The good thing is Trump is very competitive. He wants to win. He wants to succeed. He wants to be great, perhaps the greatest president in history. Trump has that kind of ego, like late New York Yankee owner George Steinbrenner had. People like them hate to lose, it kills them, and money is of no consequence. Winning is all that matters.

That kind of person is hard to beat. But still, the Yankees weren’t perfect, and Trump has lost his share. However, both the New York Yankee and Trump International organizations are expert marketeers. The Trump Administration, much to the contrary, is inept.

Hard to believe.

Trump must move beyond the investigations and ignore them completely. He should act as if they don’t exist and are of no consequence. He shouldn’t even answer questions about them anymore. Out of sight out of mind. Inconsequential.

Next he should drop the effort to repeal Obamacare and instead destroy as much of it as possible; Democrats are willing to discuss changes. Walk from the table if Democrats aren’t serious. But get something done if possible. If a bill signing event were to occur Trump should use it to promise the American people that the fight to fix healthcare isn’t over. It was just beginning, and would be taken up again after the mid-term elections.

And then move swiftly to tax reform.

G. W. Bush, another businessman that served the presidency, was much better at messaging and marketing than Trump has been thus far. Bush marketed his tax cut effort with an enticing angle: I want you to keep more of your money. You’re on a budget. The government should be on one too. The Bush plan was to reduce the rates of all tax brackets; therefore, all taxpayers would realize a tax break. That’s good positioning, good marketing.

And then Bush travelled all around the country beating the drum of his mantra to many different kinds of groups and associations in varying venues. That’s good advertising, good salesmanship.

Trump’s sales process is terrible. Now six months into his tenure I still don’t know where he stands on healthcare, what he wants to do, how, and why. I also don’t know what his specific tax policy is – and I closely follow the news and events of the day. That’s bad marketing and advertising. There’s no other way to put it.

The President needs a good message and a robust campaign to rally mass public support to push Republicans like Mitch McConnell and moderate Democrats into his fold. An army of We the People is the only way to defeat establishment politics.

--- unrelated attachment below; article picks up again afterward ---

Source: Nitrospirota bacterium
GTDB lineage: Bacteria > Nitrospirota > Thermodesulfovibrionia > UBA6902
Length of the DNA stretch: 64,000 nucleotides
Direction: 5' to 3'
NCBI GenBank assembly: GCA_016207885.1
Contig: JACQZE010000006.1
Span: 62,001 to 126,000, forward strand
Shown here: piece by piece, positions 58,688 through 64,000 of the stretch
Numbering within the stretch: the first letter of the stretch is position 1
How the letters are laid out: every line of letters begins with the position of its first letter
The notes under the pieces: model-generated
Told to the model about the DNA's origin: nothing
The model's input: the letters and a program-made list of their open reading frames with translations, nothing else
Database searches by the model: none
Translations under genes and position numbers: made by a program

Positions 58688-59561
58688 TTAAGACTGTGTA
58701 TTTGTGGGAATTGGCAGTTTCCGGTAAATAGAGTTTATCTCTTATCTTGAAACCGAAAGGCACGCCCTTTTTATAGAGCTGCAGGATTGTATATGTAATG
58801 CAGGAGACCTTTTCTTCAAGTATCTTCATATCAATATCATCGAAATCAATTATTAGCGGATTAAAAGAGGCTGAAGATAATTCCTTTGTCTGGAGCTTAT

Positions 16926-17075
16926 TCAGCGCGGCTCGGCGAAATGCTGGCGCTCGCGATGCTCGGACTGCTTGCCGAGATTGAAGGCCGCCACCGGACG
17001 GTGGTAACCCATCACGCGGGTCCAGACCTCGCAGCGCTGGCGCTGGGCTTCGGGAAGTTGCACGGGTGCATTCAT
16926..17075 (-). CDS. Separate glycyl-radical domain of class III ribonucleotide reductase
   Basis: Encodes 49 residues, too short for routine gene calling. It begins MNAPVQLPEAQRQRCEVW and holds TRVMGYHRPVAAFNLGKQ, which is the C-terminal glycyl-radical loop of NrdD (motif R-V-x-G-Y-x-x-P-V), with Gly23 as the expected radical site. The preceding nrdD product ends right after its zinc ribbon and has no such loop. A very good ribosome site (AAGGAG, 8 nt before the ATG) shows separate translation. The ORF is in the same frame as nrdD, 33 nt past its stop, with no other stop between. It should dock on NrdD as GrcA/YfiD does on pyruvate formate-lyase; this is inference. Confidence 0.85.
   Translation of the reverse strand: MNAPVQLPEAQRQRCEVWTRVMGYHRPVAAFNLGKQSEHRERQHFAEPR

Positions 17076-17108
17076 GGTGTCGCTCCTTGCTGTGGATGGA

Trump is in a street fight and the bad guys are winning. To win he must articulate positions and policies that would make the majority look foolish to deny. This can easily be done.

For instance, we know that the Federal Reserve is beginning to unwind its quantitative easing (QE) program and that it will cause interest rates and inflation to rise. That will cause a global slowdown that at some point will reach America’s shores. The Trump tax cuts have to be in effect before that happens otherwise tax cuts won’t happen. This Congress will never enact tax cuts at a time when tax revenues to the government are decreasing during a recession and stock market meltdown. Not happening.

The time to act is now.

Leaders must lead and therefore be out in front. Trump needs to inspire the necessity of tax cuts by explaining the Federal Reserve’s effort to unwind QE and its downstream effects. Variable rate mortgage rates will rise and homeowners will need the ability to pay for the increase. Higher interest rates will cause inflation (a.k.a. the price of goods) to also rise. Steep tax cuts across the board are required to cover the rising costs consumers will face – sooner rather than later. Time is short. The Fed’s unwinding effort is already underway.

To make things simple and speedy Trump should re-introduce the Reagan tax plan. It worked then, and it’ll work again. Besides, why recreate the wheel with an establishment Congress hell-bent on not getting anything done? For goodness sake, let Mitch McConnell – or any other Republican for that matter – vote against the Reagan tax plan. Go ahead, let me see it.

That’s the way Trump needs to play ball.

The president knows he has issues and he’s making changes. Great. The guy’s competitive. But time is slipping away. He needs some victories before the mid-term elections otherwise it could be a whitewash. And that would be bad. A Democrat controlled congress will produce five times the investigations and then even less will get done.

So that’s what investors face today: weak economic fundamentals, a stock market with valuations that make irrational exuberance seem mild, a president who can’t get anything done because he can’t articulate and market a winning message, and a completely corrupt government establishment (including the Federal Reserve) that is hell-bent on protecting their big government ideology at any cost – even if it comes at great expense to the American People and every investor located at every corner the world.

Caution: unwinding QE is the beginning of the beginning of the QE-boom going bust.

Stay tuned…